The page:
On Friday 7 September 2018, Sue Nelson and Sophie Clarke (both team members from the Finds Department) travelled to Bath Abbey to conduct a training session with ten of the Abbey’s volunteers. Accompanying the event was Oliver Taylor (Head of Interpretation, Learning and Engagement), Anna Riggs (Abbey Archivist) and Frank Mowat (Executive Director). 

The training session was in conjunction with the ongoing excavation currently taking place within Bath Abbey as part of the new Footprint Project.

One of the primary objectives of the Footprint Project is the stabilisation of the current Abbey floor. To facilitate the repair works a 1 m thick rubble layer from below the floor, known as the ‘Scott Layer’, has had to be removed. This layer is named after Sir George Gilbert Scott who oversaw the 1860s renovation of the Abbey. One surprising inclusion to the Scott Layer was a large volume of marble fragments from memorial plaques, dating from the 18th and 19th centuries, which would once have adorned walls and pillars within the Abbey. Presumably damaged before or during the renovation work, the carved stone was removed, broken up and used as make-up material. There are currently 70 rubble sacks full of marble fragments recovered from the current phase of archaeological works, with maybe more to come.

Wessex Archaeology in conjunction with the team at Bath Abbey realised that these intricately carved marble remains, being fairly robust, presented an ideal opportunity to offer an exciting outreach and engagement project, allowing the public to become involved with recording the archaeology of this iconic building.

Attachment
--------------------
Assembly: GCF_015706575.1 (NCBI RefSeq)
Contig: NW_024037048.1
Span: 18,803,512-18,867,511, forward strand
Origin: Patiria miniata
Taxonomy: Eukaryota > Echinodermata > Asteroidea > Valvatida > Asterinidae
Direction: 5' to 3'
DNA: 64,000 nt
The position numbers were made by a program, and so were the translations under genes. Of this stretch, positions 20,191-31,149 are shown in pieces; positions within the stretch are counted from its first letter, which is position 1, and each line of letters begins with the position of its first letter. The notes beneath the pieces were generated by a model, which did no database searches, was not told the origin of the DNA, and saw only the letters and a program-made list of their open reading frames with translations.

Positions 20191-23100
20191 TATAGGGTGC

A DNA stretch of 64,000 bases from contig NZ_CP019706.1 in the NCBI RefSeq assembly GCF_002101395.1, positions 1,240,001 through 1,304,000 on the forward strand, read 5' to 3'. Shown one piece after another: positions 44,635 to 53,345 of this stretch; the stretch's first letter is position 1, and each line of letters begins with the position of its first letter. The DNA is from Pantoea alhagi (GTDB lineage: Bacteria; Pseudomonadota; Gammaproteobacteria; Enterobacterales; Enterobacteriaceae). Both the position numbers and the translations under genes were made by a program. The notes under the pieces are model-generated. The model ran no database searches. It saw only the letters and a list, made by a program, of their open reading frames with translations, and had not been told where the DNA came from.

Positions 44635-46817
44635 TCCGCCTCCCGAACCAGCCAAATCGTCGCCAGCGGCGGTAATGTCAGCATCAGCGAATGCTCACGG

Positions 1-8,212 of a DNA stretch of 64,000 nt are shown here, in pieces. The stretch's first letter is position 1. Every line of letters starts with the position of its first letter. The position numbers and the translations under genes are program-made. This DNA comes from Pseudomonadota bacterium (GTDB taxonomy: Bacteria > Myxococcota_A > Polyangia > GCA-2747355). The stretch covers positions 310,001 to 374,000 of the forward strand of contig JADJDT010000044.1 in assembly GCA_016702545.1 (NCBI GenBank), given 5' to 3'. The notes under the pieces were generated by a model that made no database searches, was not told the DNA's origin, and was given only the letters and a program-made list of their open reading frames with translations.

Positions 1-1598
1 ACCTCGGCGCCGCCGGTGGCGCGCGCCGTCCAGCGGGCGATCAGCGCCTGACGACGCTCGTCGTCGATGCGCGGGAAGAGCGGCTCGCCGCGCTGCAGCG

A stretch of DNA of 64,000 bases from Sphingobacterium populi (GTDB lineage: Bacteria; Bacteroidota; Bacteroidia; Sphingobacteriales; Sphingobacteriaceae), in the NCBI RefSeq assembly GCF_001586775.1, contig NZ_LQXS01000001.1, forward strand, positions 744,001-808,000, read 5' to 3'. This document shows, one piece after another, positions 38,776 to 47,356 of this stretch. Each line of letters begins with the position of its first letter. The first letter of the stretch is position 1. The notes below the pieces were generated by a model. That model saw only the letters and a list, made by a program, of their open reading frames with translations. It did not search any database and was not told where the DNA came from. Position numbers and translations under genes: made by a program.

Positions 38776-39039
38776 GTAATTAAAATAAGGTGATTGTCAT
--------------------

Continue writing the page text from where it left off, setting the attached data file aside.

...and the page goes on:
For this to ensue, Sophie and Sue worked with Rachael Seager Smith (Finds Manager) to produce a recording method that was consistent with producing an archaeological report and was also useful for Bath Abbey.  

Sophie talking to the volunteers Volunteers putting their new skills into practice

The aim of the day was to upskill existing volunteers in order to process the marble fragments while meeting the Wessex standards. The volunteers would then pass on the training to school groups and visitors. Sue and Sophie explained the principles of context, stratigraphy and the post-excavation process to them. 

Sophie taught the volunteers how to wash, label, store and mark the finds correctly. The training session was located in the North Aisle of the Abbey, an area open to the public and as a result, the training created a lot of interest; Sue had a very busy day networking and briefing the public about the project. 

After the lunch break Sue and Sophie taught the volunteers how to correctly photograph, catalogue, count, weigh, record, draw and bag the fragments of marble, before putting them back into storage.

The day was a great success; everybody really enjoyed themselves and both parties learnt a lot! Sue and Sophie really appreciated being able to participate in supporting another heritage institution and are happy to return should any further training be required.    

By Sophie Clarke, Finds Supervisor